In 1831, the Delaware Railroad was chartered and finished a line from Philadelphia to Wilmington. It was built primarily for passenger service but served as a secondary freight route. Years later the Philadelphia, Washington And Baltimore Railroad connected to Wilmington and began delivering freight at an increasing rate. The PW&B bought out the Delaware Railroad and began the rest of its service to Philadelphia. The Philadelphia, Baltimore and Wilmington Railroad began its service in downstate Delaware (called Delmarva) and bought out the PW&B because of the profit the Delmarva branch brought in. The railroad was profitable until the Pennsylvania Railroad and the Baltimore and Ohio Railroad built lines parallel to the PB&W and began to encroach on business; ultimately the Pennsy bought out the PB&W.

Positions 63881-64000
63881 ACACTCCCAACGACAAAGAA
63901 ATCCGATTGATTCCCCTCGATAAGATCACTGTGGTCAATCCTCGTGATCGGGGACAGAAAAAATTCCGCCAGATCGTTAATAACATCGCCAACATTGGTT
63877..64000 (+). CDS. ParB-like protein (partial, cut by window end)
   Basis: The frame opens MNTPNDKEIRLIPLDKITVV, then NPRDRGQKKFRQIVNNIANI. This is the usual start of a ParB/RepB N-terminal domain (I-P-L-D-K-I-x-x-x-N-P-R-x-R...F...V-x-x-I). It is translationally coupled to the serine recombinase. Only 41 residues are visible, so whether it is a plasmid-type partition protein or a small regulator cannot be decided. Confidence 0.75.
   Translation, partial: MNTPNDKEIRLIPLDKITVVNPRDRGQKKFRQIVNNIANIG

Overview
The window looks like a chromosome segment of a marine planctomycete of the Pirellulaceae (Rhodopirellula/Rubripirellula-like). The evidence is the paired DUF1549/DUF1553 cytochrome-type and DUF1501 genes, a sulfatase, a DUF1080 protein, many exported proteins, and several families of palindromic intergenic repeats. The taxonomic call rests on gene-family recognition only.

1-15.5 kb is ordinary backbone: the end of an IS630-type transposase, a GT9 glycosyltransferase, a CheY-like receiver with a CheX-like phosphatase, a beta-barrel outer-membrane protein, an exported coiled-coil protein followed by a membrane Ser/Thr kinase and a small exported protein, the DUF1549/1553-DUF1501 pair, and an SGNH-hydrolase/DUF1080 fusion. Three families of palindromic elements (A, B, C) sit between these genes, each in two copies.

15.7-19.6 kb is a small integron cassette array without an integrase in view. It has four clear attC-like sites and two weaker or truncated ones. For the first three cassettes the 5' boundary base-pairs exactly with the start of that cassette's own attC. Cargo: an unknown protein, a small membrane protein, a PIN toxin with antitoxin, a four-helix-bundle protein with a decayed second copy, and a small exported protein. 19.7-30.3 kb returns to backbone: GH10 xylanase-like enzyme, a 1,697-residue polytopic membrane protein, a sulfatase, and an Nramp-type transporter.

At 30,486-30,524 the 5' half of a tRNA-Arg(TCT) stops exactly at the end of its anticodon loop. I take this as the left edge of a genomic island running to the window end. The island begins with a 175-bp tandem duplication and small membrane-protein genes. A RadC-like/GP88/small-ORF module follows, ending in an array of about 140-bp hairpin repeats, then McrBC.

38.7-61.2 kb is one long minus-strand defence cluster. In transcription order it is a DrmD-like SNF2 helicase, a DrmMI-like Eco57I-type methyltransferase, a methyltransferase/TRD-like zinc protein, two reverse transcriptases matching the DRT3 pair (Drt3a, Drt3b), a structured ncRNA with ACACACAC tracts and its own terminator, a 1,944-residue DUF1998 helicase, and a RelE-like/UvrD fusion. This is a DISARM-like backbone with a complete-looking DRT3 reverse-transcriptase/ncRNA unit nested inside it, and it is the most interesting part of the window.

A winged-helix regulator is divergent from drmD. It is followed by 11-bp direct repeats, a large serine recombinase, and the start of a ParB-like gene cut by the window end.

By 1870 the B&O built a railroad station in Wilmington, thus causing a positive impact on Wilmington's economy. By 1893 the Pennsy took the PB&W and turned it into a full PRR Line. Before it was only controlled by the PRR but now was considered wholly part of the PRR system. The PRR then built a line to Baltimore and abandoned the old PW&B line. The B&O abandoned the line through Delaware and tore down the station in Wilmington and the PRR built a new, elevated track with station. The old PB&W and PW&B Line was subsequently abandoned and removed.
The tracks in Wilmington are still there but paved over many times. The only evidence of the old NEC is in Newark, DE, where the original station still stands tall.